Chúc mùng nam mói! (Happy New Year!)

Trip Start Oct 24, 2005
Trip End Ongoing

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Guesthouse California

Flag of Vietnam  ,
Wednesday, February 1, 2006

Well, we got stuck in Phnom Penh a bit longer than we intended.... If you'll remember, Konrad needed new pages for his passport before he could get a Vietnamese visa. The plan was for him to wake up early, go to the embassy when it opened at 8:00, get the pages, then hurry over to the Vietnamese embassy to apply for his visa. We figured that would all be accomplished by 10:00 or 11:00, and that we could then take off for Kampot. Konrad did wake up and get to the US Embassy by 8:00, but they only help US citizens between 2:00 and 4:00 in the afternoon (some service, eh?), which scratched our plans for leaving that day. We went back that afternoon and got the pages (after waiting an hour for them) and applied for the visa. Not that we minded staying in Phnom Penh longer - great city. Plus, it gave us an opportunity to hit the FCC (Foreign Correspondents' Club) for happy hour and watched the sunset over the river.

Passport business accomplished, we were set to head south the next day. After a bit of confusion regarding transport from Phnom Penh to Kampot (only 148 km), we finally ended up at the minibus/taxi station we had requested (our tuk-tuk driver first took us to the bus station, where we would have had to wait for 2 hours before boarding a bus that took 5 hours to go the 148 km). We secured seats in a minibus (only $2 each), and squeezed ourselves in beside 19 other people (21 of us (plus a baby) in a vehicle suited to transport 8-10 people). The ride was just under 2 hours, so it was worth it.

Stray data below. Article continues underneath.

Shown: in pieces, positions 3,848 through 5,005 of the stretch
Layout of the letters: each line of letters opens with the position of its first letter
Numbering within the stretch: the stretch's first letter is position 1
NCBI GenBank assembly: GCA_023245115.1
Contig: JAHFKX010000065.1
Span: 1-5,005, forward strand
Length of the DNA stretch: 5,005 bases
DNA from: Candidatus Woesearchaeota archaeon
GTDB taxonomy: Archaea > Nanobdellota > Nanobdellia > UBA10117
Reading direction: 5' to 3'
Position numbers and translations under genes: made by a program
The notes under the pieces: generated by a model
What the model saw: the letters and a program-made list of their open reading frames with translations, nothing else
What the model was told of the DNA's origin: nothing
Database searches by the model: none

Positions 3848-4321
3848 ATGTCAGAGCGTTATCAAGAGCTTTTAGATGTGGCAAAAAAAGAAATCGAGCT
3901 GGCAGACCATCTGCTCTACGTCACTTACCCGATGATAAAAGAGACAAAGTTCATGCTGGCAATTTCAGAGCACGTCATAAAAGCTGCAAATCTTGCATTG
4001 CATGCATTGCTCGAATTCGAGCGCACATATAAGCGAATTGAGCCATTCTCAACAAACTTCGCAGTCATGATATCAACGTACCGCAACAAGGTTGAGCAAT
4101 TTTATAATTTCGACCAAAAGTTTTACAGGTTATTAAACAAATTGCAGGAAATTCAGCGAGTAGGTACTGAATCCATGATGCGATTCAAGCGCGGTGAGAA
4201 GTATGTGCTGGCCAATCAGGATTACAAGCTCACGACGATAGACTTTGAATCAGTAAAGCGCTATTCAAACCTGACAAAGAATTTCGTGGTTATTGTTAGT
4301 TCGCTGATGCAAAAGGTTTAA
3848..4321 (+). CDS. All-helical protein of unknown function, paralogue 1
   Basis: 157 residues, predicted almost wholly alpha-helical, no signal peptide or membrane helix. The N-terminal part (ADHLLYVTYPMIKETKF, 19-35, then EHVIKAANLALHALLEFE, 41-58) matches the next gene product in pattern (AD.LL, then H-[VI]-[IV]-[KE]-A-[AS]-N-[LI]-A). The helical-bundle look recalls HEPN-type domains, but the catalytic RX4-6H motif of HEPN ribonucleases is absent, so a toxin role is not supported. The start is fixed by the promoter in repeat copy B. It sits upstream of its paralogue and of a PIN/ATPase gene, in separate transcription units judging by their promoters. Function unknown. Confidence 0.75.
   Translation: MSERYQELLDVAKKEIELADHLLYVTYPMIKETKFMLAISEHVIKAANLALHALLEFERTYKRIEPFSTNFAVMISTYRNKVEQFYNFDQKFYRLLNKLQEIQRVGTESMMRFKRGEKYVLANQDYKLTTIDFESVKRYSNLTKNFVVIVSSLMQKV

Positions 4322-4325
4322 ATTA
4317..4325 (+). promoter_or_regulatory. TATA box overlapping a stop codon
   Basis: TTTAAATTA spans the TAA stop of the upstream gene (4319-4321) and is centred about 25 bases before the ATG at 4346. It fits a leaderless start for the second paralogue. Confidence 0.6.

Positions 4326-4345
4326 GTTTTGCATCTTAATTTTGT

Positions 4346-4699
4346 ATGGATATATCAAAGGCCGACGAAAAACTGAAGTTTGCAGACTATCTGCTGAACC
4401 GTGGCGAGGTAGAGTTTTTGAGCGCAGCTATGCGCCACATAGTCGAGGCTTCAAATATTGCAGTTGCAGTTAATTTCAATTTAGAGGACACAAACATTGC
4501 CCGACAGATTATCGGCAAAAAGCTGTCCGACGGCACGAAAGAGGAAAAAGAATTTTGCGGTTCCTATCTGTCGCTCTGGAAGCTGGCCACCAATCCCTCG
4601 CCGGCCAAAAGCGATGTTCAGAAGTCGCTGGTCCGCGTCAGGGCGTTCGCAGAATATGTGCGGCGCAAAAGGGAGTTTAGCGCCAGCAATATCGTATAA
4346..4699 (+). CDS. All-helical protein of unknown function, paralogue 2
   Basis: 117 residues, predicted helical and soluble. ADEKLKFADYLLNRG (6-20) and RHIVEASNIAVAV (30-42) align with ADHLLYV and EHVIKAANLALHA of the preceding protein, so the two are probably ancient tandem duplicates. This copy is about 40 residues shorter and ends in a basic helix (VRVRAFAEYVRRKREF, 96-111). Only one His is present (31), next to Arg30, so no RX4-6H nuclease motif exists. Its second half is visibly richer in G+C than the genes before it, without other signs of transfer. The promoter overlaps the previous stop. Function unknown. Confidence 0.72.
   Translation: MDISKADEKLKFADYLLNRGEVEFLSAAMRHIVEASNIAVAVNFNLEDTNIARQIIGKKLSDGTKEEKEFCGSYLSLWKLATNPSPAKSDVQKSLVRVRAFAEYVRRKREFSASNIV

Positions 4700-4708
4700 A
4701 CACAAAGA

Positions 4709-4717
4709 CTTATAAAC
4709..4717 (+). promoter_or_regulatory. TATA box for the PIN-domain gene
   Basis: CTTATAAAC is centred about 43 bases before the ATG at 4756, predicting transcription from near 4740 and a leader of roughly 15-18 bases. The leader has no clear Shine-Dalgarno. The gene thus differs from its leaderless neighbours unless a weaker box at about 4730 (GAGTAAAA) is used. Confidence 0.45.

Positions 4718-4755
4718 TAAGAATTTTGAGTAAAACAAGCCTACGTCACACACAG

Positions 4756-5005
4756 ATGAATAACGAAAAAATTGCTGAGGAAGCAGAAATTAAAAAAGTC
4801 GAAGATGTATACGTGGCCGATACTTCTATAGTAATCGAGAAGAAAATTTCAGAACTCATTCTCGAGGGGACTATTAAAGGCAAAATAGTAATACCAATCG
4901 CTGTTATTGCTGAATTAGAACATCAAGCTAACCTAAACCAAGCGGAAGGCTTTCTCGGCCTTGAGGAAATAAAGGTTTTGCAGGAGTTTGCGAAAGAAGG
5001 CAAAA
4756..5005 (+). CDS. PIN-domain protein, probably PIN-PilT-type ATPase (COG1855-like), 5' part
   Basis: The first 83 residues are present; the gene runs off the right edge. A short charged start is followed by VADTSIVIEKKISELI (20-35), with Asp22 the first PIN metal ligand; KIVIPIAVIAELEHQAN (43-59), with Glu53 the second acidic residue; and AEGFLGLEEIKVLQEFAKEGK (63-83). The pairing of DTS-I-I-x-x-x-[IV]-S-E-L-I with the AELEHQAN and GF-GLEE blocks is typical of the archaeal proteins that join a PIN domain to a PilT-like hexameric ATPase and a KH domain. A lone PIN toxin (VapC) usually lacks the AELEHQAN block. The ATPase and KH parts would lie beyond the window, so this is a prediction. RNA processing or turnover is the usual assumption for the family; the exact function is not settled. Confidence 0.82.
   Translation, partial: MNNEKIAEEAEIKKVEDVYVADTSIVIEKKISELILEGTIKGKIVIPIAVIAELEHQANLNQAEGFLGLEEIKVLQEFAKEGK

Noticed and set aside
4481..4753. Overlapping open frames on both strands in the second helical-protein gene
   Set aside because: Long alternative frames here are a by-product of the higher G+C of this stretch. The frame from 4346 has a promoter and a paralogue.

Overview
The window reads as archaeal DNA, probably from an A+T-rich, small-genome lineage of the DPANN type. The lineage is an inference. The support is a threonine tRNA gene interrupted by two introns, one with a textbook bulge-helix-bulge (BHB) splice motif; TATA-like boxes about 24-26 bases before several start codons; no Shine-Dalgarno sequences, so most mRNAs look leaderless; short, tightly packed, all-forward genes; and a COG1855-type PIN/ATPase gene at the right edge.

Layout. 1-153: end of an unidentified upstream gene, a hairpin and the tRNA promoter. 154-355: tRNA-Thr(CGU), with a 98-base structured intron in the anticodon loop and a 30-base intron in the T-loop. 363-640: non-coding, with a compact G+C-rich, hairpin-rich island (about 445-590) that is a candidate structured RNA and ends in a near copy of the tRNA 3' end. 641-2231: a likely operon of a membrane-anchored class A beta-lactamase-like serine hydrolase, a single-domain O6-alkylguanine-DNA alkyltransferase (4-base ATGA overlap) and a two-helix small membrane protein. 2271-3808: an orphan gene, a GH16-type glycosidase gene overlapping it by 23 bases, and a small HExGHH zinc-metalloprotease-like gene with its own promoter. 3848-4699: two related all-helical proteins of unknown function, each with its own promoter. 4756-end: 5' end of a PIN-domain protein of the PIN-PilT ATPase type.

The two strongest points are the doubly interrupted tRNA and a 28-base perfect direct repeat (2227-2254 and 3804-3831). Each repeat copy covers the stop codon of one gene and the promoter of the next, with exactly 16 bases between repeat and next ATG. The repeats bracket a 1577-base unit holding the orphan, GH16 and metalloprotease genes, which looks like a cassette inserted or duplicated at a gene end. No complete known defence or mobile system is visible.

Kampot is a little town in southern Cambodia (nearly on the Gulf of Thailand) set on a river. Surprisingly, decent sized "hills" jut upwards in the distance ( Cambodia is not a particularly mountainous region). These are the main appeal of Kampot: a trip to the former French hill station Bokor. After arriving in town, we found a hotel and some very late brunch (4:00 PM), and then sat along the river to watch the sunset, where we were joined by some high school students wanting to practice their English. We booked a trip to Bokor for the following day: $6 each (plus $5 each to get into the park).

Before our trip, we had to move guesthouses, as our room was reserved for someone else. We woke up early, packed, moved, and waited for our ride. There were 12 people on the tour, plus a driver and a tour guide: 4 rode in the cab (plus the driver), and 8 (plus the tour guide) rode in the back of the truck. After about 2 hours, we stopped to explore The Black Palace, the former summer home of the King. As nearly all the buildings on the tour would be, The Black Palace was completely deserted: all the fixtures and furnishings had been ripped out, leaving only the building's frame. Bokor Hill Station had been built around 1928 by the French, and then abandoned when they left the region in the 1950s. The locals refer to it as a ghost town - a bit eerie.

After The Black Palace, we hopped back in the truck and visited a (still functional) Buddhist monastery and a (deserted) church. From there we walked to The Casino, a deserted hotel and casino, w/magnificent views of the sea and the forest below. ..> We had lunch there and explored a bit. One interesting feature of all the buildings in this area is their orange color, which is not original, but rather due to a fungus. From The Casino, we walked through a former tea plantation and then drove 2 hours back to town. During the trip we met a delightful couple from the Bay Area (Jen & Jesse) whom we later wined and dined with.